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Translating Julio Cortázar
Thread poster: Cristina Pulido-Vielma

Cristina Pulido-Vielma  Identity Verified
Canada
Local time: 04:08
English to Spanish
+ ...
Dec 14, 2006

To those who do this professionaly (I am only a beginner) Would this be a proper translation of the poem Amor77?

Y después de hacer todo lo que hacen se levantan, se bañan, se entalcan, se perfuman, se visten, y así progresivamente van volviendo a ser lo que no son.
_________________________
And after doing everything they do they raise, they bathe, they put powder and perfume on, they get dressed, and progressively they return to being what they are not.

Feel free to reply to me if it's considered "off-topic".

Chuss


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Roomy Naqvy  Identity Verified
India
Local time: 13:38
English to Hindi
+ ...
Translating Cortazar Dec 14, 2006

I'm not a Cortazar expert...though I have read him and he's a great writer. I am sure our colleagues would tell you what they think but I would like to state here, that unless, you make a patently wrong translation, there isn't much that could be wrong.

Roomy


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Wenjer Leuschel  Identity Verified
Taiwan
Local time: 16:08
English to Chinese
+ ...
Not too bad at all Dec 14, 2006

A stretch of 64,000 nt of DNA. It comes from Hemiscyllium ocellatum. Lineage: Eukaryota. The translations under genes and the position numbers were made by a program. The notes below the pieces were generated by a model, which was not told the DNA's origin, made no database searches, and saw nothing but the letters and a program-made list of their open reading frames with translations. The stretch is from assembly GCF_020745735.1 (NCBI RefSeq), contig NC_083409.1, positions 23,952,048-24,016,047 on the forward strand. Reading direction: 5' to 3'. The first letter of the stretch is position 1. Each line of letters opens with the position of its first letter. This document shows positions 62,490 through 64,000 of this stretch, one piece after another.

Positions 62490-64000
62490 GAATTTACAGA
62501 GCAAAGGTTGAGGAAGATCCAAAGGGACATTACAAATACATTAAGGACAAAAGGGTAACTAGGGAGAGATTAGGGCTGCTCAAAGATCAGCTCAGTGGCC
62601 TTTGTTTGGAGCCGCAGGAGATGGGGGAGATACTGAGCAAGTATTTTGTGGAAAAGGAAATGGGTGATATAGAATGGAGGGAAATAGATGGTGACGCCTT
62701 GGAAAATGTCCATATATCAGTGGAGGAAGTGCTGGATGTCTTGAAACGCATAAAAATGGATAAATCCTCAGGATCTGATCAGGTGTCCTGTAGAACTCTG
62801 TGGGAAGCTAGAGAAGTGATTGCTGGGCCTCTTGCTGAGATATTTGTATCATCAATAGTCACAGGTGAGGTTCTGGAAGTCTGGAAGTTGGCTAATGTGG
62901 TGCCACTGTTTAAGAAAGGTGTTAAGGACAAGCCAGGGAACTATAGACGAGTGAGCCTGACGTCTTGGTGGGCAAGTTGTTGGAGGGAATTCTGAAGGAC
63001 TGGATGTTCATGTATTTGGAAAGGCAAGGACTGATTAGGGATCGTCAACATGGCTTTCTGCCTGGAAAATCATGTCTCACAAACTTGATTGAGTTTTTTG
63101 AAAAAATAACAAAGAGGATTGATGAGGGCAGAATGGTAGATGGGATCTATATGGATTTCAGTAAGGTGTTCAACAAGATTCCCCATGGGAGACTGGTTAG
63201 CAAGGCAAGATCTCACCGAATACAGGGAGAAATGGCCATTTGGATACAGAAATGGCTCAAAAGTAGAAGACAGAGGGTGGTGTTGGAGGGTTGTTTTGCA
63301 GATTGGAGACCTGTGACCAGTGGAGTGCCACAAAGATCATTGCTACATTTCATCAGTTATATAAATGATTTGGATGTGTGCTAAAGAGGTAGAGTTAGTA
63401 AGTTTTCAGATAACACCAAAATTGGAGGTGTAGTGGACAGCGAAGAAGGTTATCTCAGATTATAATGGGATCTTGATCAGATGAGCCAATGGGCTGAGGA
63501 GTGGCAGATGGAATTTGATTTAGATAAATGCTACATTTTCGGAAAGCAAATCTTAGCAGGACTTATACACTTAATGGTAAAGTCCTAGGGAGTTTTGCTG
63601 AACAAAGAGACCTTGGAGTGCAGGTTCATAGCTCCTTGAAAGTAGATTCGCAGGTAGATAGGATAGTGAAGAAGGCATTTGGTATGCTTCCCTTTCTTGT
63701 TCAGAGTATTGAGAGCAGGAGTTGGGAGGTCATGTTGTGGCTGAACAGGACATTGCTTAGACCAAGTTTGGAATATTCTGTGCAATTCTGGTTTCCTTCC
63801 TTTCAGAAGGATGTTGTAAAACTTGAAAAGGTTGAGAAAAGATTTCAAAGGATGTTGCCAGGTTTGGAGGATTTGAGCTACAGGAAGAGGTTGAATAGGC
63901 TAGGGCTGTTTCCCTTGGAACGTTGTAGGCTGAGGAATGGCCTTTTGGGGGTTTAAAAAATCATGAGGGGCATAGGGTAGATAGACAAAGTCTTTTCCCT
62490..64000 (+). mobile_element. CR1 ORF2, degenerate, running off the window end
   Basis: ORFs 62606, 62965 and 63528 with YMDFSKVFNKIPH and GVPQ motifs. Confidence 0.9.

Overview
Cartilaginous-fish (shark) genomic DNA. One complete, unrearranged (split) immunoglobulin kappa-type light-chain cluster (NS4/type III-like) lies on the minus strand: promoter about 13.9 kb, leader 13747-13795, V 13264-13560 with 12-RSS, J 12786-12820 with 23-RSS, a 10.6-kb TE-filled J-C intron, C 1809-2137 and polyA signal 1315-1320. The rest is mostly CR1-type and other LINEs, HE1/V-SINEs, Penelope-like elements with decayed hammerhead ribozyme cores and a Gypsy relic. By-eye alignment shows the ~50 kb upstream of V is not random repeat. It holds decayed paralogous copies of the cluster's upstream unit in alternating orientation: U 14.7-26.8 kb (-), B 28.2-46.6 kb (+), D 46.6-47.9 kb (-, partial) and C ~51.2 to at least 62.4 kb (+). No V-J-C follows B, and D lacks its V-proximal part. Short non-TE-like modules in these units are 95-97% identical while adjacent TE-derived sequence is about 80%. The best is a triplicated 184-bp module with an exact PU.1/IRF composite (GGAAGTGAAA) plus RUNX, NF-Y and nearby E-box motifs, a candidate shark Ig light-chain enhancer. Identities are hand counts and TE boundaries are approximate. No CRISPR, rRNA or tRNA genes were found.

chuss wrote:

Y después de hacer todo lo que hacen se levantan, se bañan, se entalcan, se perfuman, se visten, y así progresivamente van volviendo a ser lo que no son.
_________________________
And after doing everything they do they raise, they bathe, they put powder and perfume on, they get dressed, and progressively they return to being what they are not.


¡Hóla, chuss!

1. "después de hacer todo lo que hacen " could be "after doing all what they do."

2. "así progresivamente van volviendo a ser lo que no son" could be "thus they gradually return to becoming what they are not."

Welcome and do stay. You'll find some more of those guys who are already what they aren't round here, at times.

Saludos,
Wenjer


[Edited at 2006-12-14 01:45]


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Helen Filippou
Local time: 04:08
English to Spanish
+ ...
Just a change or two Dec 14, 2006

"Se levantan" means "they get out of bed". The rest is fine.

Suerte
Helen